Author: Ashari James
Everyone is affected by our government’s decisions, but not every who could have a say in their future does. Since I was twelve years old, I’ve been fighting to lower the voting age in Washington, D.C., to sixteen. The D.C. youth not having the ability to vote is ludicrous because they are able to work, drive, pay taxes, and get tried and sentenced as adults. When it comes to sixteen-year-olds in D.C., they have double the taxation without representation.
With conversations about giving young people more opportunities to express their political views and get involved solving the problems within their communities’, a solution would be providing young people a chance to vote locally before the “big election”. Allowing sixteen-year-olds to vote in local elections lets teenagers prove their decision-making skills with Council Members, Mayors, and the State Board of Election (SBOE). A neuroimaging study published in The New York Times shows that adults and teenagers make equally good and bad decisions when given the same information. By the age of sixteen, the skills necessary to make informed decisions are firmly in place.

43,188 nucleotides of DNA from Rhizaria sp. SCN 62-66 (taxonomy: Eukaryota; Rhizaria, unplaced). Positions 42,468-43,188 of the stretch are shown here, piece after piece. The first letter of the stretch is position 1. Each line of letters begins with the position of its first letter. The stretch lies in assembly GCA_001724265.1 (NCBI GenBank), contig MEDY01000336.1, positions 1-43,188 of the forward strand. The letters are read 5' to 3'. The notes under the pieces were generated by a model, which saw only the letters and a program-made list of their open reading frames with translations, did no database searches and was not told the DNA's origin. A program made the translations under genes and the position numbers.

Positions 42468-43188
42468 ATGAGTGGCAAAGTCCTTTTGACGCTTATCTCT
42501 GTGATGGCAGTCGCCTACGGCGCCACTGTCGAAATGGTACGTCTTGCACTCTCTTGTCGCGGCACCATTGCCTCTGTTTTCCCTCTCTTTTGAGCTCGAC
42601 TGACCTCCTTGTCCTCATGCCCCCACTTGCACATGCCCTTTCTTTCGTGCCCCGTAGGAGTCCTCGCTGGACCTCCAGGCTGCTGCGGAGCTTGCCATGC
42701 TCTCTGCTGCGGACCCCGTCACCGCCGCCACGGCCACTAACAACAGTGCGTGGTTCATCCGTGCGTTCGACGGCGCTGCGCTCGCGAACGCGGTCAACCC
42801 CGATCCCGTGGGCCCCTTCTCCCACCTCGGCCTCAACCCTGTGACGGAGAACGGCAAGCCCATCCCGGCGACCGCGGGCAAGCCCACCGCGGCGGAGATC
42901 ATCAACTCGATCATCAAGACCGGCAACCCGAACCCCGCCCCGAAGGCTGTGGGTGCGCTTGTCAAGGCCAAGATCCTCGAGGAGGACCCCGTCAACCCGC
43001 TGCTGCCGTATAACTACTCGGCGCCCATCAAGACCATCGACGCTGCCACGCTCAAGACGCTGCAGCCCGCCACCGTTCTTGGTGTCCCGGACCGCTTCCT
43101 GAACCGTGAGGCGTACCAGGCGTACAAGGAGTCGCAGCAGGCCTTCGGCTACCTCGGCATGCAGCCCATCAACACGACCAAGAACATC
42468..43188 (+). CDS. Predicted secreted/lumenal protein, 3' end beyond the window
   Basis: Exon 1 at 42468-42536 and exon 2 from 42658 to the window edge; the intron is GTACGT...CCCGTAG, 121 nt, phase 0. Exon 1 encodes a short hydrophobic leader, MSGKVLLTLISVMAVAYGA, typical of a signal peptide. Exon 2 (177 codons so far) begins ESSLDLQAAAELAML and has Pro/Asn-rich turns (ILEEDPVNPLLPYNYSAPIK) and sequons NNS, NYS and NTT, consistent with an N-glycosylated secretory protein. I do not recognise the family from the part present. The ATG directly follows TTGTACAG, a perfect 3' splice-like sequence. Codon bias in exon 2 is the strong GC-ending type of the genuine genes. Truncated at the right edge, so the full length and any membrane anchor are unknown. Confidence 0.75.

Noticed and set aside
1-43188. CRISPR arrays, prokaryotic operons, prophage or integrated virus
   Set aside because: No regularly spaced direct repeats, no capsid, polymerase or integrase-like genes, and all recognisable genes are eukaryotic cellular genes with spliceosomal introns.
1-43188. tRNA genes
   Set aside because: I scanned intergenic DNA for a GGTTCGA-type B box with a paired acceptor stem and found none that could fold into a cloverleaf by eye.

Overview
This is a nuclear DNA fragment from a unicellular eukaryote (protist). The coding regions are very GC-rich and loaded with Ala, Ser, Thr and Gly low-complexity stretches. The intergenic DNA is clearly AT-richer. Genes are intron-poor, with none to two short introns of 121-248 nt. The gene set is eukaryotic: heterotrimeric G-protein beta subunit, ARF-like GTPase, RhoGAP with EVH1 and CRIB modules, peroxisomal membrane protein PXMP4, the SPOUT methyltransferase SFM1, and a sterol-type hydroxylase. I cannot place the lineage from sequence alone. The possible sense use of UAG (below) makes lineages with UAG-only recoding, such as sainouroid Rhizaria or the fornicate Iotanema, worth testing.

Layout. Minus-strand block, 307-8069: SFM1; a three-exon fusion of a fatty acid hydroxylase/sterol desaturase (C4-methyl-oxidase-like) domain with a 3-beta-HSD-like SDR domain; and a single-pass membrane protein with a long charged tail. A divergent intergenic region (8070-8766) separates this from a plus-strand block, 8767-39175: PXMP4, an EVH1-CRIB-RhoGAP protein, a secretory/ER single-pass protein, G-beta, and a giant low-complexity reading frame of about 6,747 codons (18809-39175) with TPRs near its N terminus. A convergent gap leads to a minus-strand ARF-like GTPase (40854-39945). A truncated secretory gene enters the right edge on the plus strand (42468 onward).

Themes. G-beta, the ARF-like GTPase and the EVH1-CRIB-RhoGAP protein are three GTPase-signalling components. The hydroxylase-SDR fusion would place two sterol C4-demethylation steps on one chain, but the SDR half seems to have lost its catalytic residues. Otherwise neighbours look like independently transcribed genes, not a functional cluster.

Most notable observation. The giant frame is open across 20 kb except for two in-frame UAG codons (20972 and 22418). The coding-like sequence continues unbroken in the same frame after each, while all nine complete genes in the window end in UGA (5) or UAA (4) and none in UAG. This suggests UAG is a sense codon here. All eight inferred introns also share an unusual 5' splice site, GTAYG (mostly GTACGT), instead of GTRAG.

As someone who actively lobbies for the lowering of the voting age, I’ve always noticed one I reveal my age I am not taken as seriously. Many people are shocked to hear me advocating for lowing the voting age to sixteen. I began to hold back my age and said it only if they asked or slipped it in towards the end of my final point. I bring that up to say youth can have a negative connotation and are seen as “not as smart” or” not ready yet,” yet some of the greatest changes in history were the result of youth-led movements.
Why would we hesitate to increase voter turn-out to a group that is two times more likely to vote than 18-year-olds?  This generation has proven that we are here, and in every space possible, our voice will be heard. It’s time for D.C. and the rest of the country to lower the voting age to understand the power of teens and give them voting rights!
Juslin, Peter, and Henry Montgomery, eds. Judgment and decision making: Neo-Brunswikian and process-tracing approaches. Psychology Press, 2007.
Ashari James is a fifteen years old, Afro- Puerto Rican, student leader. She is currently a rising junior at BASIS DC. Ashari is a part of March for Our lives DC (MFOLDC) as well as volunteer for Vote16DC. For two years, she co-led her school's leadership and lobbying program BDCACLU. You can find her on Instagram at @divawilldo and twitter at @asharijames and if you love the show One day at a time (that was previously on Netflix but is now on poptv) she has a page @moreonedayatattime. She also runs an edges page called @blackwomendotheiredges.